The Vigilante's early service proved troublesome, with many teething problems for its advanced systems. It also arrived in service during a major policy shift in the Navy strategic role, which switched to emphasize submarine launched ballistic missiles rather than manned bombers. As a result, in 1963 procurement of the A-5 was ended and the type was converted to the fast reconnaissance role. The first RA-5Cs were delivered in July 1963, with Vigilante squadrons redesignated RVAH.
Eight squadrons of RA-5C Vigilantes saw extensive service in Vietnam starting in August 1964, carrying out hazardous medium-level reconnaissance missions. Although it proved fast and agile, eighteen were lost in combat: fourteen to anti-aircraft fire, three to surface-to-air missiles, and one to a MiG-21 during Operation Linebacker II. Nine more were lost in operational accidents serving with Task Force 77. 36 additional aircraft were built from 1968-1970 as attrition replacements.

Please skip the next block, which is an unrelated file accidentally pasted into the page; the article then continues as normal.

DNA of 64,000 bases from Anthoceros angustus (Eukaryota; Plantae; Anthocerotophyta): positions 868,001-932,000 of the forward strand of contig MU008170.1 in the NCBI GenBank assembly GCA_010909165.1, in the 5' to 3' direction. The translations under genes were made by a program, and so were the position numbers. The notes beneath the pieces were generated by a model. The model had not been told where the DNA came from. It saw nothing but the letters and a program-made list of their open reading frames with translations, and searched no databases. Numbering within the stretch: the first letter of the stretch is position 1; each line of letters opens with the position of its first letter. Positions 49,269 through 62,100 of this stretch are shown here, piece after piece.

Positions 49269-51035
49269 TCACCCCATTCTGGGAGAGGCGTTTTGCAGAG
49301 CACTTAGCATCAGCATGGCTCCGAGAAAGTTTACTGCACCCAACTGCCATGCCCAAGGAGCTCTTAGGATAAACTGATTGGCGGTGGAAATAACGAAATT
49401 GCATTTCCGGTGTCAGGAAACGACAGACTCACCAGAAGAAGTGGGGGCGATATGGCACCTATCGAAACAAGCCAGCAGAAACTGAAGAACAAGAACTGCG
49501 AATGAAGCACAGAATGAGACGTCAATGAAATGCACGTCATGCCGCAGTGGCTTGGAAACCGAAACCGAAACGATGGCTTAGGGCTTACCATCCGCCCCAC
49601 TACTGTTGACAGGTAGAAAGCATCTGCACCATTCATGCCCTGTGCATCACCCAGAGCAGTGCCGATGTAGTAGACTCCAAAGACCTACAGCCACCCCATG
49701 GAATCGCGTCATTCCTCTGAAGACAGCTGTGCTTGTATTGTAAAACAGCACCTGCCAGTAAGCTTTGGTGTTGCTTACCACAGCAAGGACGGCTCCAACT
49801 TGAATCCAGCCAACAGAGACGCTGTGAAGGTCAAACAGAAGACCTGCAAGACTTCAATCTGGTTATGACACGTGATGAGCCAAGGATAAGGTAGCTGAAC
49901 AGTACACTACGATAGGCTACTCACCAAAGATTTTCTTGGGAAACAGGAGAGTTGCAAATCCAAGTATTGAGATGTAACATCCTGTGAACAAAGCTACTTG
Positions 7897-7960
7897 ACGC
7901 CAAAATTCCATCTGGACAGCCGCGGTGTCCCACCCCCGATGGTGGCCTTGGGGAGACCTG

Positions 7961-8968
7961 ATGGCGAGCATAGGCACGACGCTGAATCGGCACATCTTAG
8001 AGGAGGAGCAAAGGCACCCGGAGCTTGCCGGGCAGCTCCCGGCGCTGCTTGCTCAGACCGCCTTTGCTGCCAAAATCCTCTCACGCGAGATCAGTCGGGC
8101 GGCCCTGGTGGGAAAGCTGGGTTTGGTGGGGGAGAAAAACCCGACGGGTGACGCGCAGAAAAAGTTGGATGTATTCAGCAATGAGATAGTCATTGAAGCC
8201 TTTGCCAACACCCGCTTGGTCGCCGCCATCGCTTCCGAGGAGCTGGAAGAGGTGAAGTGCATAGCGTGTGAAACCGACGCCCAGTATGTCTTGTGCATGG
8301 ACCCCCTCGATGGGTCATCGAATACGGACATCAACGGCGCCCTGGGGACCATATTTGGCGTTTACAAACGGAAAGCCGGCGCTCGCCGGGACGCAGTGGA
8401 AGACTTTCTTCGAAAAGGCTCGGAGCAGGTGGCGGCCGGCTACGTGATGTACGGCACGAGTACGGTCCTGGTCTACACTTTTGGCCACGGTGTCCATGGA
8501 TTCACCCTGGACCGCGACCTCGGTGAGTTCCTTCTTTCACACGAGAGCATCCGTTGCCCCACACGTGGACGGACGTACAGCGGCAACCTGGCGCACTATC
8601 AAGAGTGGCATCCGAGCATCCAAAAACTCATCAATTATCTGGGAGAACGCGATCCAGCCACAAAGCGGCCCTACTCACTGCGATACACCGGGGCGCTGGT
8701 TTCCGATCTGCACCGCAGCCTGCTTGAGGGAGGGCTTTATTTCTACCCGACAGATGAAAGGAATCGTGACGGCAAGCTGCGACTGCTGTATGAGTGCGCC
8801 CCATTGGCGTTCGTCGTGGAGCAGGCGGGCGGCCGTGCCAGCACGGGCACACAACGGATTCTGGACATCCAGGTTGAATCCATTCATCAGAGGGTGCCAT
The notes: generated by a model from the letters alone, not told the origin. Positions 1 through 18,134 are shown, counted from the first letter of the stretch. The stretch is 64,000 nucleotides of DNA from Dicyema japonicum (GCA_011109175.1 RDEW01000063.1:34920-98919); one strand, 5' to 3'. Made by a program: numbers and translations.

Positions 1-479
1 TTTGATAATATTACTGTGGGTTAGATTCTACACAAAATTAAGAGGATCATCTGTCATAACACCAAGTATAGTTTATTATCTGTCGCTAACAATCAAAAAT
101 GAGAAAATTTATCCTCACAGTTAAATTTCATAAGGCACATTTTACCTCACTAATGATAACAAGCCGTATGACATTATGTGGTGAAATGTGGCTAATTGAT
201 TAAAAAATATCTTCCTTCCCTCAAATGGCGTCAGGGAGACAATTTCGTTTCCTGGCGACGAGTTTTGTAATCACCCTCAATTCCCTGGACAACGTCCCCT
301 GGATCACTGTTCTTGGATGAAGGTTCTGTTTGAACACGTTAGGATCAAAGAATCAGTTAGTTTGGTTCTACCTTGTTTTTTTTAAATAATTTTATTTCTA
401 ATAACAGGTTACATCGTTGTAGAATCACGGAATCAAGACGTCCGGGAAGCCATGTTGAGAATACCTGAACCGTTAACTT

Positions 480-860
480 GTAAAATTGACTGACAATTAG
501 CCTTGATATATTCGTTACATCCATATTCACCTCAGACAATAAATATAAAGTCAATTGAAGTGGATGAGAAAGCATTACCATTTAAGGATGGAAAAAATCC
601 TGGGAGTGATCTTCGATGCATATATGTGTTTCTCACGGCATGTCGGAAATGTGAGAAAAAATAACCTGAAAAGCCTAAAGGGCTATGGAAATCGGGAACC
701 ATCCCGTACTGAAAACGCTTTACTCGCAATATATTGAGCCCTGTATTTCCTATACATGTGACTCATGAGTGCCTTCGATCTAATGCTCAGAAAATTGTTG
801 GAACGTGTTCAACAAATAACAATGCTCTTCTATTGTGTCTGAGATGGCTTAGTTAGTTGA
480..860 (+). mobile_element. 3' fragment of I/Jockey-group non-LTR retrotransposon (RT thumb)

Despite the Vigilante's useful service, it was expensive and complex to operate, and it was phased out after the end of the Vietnam War. Disestablishment of RVAH squadrons began in 1974, with the last Vigilantes completing their final deployment in September 1979.
At the time of its introduction, the Vigilante was one of the largest and by far the most complex aircraft to operate from a US Navy aircraft carrier. It had a high-mounted swept wing with a boundary-layer control system (blown flaps) to improve low-speed lift, two widely-spaced General Electric J79 turbojet engines (the same as used on the F-4 Phantom II), and a single large vertical tailfin. The wings, the tail, and the nose radome folded for carrier stowage. The Vigilante had a crew of two seated in tandem, a pilot and a bombardier-navigator (BN)—reconnaissance/attack navigator (RAN) on later recon versions—in individual ejection seats.